Wednesday, August 16, 2017

Massage therapy: luxury or necessity?

The smart dancer knows the answer to that question. No doubt, massage is a necessity.

Soothe sore muscles? Check.

Break up scar tissue from recurring injuries? Check.

Increase blood flow? Check.

Regular bodywork is like maintenance on your house. Keep up with the weeds before they ruin the foundation.

As dancers, we learn to live with pain and discomfort. We often adjust our gait or compromise our alignment in order to accommodate both. It's not until a real injury sidelines us that we realize, "oh hey, I've been hitching my hip to the side for months!"

As teachers, we frequently demonstrate exercises only on one side or repeatedly or exaggeratedly or - I'm guilty of this - to be silly. Consequently, we are off-kilter much of the time but don't know it!

As humans, we carry stress in our shoulders and lower back. We strain our necks at computer screens and our wrists and forearms on our phones and tablets. We sit in traffic for hours every week. We walk in heels on concrete. We don't bend our knees when we lift our cat or our kids. Oh my gosh, we're a mess!

The answer: regular massage.

Aside from the very practical benefits of massage therapy, there are innumerable intangibles like mental relaxation and a healing touch. In addition, you'll often find skilled therapists who practice other types of body work such as cranialsacral therapy and Reiki, among other services. You may find them in medical offices with doctors who understand the benefits of noninvasive therapy, especially chiropractors and physical therapists.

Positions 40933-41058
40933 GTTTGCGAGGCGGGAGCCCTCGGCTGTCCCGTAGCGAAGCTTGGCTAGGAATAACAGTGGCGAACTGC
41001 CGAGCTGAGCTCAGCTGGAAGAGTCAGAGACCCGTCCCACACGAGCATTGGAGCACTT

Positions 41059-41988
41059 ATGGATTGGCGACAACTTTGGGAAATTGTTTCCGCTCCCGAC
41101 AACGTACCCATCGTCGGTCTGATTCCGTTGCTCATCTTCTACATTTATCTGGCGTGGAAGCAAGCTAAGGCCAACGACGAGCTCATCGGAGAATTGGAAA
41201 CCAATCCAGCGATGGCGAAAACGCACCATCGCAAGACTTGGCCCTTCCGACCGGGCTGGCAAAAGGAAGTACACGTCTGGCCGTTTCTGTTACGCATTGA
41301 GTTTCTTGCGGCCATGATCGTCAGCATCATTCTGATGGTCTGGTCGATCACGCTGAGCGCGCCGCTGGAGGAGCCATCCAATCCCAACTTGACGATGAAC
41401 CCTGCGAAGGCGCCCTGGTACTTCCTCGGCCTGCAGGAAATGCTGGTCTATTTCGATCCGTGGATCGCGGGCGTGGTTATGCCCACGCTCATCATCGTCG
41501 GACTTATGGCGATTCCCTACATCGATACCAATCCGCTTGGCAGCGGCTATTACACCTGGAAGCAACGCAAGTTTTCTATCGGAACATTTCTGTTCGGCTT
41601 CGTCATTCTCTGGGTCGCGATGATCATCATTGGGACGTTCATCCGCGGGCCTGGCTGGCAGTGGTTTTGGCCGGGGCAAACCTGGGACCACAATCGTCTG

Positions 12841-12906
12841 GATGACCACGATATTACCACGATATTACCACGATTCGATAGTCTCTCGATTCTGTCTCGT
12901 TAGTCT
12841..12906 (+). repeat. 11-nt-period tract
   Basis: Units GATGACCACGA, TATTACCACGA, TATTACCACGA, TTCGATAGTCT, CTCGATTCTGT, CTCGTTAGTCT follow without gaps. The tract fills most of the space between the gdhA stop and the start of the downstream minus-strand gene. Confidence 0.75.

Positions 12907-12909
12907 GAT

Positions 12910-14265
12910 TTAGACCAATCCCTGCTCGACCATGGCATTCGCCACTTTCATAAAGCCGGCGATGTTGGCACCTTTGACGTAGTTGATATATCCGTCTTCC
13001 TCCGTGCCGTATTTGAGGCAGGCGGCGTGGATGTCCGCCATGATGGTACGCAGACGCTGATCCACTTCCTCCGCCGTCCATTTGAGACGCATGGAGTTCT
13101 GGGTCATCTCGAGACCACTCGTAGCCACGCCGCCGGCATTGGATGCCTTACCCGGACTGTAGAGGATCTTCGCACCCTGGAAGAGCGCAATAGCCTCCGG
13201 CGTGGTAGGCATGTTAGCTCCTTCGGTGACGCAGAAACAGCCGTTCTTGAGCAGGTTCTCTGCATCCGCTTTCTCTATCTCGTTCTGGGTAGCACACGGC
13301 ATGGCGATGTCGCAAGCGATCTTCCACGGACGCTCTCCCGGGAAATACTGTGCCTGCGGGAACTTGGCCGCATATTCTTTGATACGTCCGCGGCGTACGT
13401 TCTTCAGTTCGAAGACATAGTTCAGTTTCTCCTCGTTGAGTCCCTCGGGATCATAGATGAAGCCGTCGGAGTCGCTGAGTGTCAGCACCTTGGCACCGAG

So now you are kind of nodding your head in agreement that maybe massage could be incorporated into your life but you're wondering how you find someone. The number one way is by referral. A good friend or a doctor can recommend someone to you that you can trust. Just because there's a storefront down the street next to your local Pinkberry that's running a never-ending $40 special doesn't mean it's going to give you what you need. Experiment with the different types of massage (e.g. Swedish, sports, etc.) until you find the style and the person who can give you the most benefit.

As for frequency, well, you are your own best guide. Some people keep standing monthly appointments, some go a couple of times a year. Whatever works for you and your schedule (and yes, your budget), just try to be consistent. You wouldn't put off getting that oil change for five years, would you? Of course not! But you don't always have to follow the manufacturer's guidelines, if you know what I mean.

I recently had a very wonderful massage with a woman in La Canada named Julia Suh. Not only is she a tremendously intuitive therapist, she is also a yoga teacher so her approach to massage, as I felt it, was movement-based. It felt like she was moving with my muscles as I would dance. Additionally, she offers healing cranialsacral therapy which, for me, resulted in one of the most relaxed states I have ever felt. I link her on my sidebar for students who are interested in contacting her.
Julia Suh, massage & cranialsacral therapist
Happy dancing! Happy healing~

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